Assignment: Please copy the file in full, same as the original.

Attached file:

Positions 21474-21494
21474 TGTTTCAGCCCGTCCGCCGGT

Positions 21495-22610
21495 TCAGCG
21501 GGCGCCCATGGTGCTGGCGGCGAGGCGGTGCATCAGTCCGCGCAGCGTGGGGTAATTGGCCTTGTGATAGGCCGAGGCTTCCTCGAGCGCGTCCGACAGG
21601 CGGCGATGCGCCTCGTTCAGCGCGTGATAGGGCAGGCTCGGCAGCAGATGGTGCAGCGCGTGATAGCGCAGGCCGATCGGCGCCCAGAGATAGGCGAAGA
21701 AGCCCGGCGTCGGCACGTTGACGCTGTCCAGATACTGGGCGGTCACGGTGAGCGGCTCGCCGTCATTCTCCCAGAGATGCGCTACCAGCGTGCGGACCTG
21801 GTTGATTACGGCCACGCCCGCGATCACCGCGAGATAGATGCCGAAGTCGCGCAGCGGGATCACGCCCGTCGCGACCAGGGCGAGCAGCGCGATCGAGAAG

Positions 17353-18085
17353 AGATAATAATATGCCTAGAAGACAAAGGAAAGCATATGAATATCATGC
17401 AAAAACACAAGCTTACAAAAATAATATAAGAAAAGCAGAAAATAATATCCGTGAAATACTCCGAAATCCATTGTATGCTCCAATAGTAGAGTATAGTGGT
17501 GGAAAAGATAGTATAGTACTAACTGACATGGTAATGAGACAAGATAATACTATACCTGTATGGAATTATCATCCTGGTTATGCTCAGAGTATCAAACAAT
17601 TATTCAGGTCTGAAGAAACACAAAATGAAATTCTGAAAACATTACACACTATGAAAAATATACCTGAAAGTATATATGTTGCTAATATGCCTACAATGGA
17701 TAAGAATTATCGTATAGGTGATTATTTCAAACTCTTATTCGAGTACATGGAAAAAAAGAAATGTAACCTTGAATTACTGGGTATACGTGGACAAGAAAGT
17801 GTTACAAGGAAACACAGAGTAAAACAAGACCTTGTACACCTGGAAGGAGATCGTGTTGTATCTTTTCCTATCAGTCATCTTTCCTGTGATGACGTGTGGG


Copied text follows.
Positions 21474-21494
21474 TGTTTCAGCCCGTCCGCCGGT

Positions 21495-22610
21495 TCAGCG
21501 GGCGCCCATGGTGCTGGCGGCGAGGCGGTGCATCAGTCCGCGCAGCGTGGGGTAATTGGCCTTGTGATAGGCCGAGGCTTCCTCGAGCGCGTCCGACAGG
21601 CGGCGATGCGCCTCGTTCAGCGCGTGATAGGGCAGGCTCGGCAGCAGATGGTGCAGCGCGTGATAGCGCAGGCCGATCGGCGCCCAGAGATAGGCGAAGA
21701 AGCCCGGCGTCGGCACGTTGACGCTGTCCAGATACTGGGCGGTCACGGTGAGCGGCTCGCCGTCATTCTCCCAGAGATGCGCTACCAGCGTGCGGACCTG
21801 GTTGATTACGGCCACGCCCGCGATCACCGCGAGATAGATGCCGAAGTCGCGCAGCGGGATCACGCCCGTCGCGACCAGGGCGAGCAGCGCGATCGAGAAG

Positions 17353-18085
17353 AGATAATAATATGCCTAGAAGACAAAGGAAAGCATATGAATATCATGC
17401 AAAAACACAAGCTTACAAAAATAATATAAGAAAAGCAGAAAATAATATCCGTGAAATACTCCGAAATCCATTGTATGCTCCAATAGTAGAGTATAGTGGT
17501 GGAAAAGATAGTATAGTACTAACTGACATGGTAATGAGACAAGATAATACTATACCTGTATGGAATTATCATCCTGGTTATGCTCAGAGTATCAAACAAT
17601 TATTCAGGTCTGAAGAAACACAAAATGAAATTCTGAAAACATTACACACTATGAAAAATATACCTGAAAGTATATATGTTGCTAATATGCCTACAATGGA
17701 TAAGAATTATCGTATAGGTGATTATTTCAAACTCTTATTCGAGTACATGGAAAAAAAGAAATGTAACCTTGAATTACTGGGTATACGTGGACAAGAAAGT
17801 GTTACAAGGAAACACAGAGTAAAACAAGACCTTGTACACCTGGAAGGAGATCGTGTTGTATCTTTTCCTATCAGTCATCTTTCCTGTGATGACGTGTGGG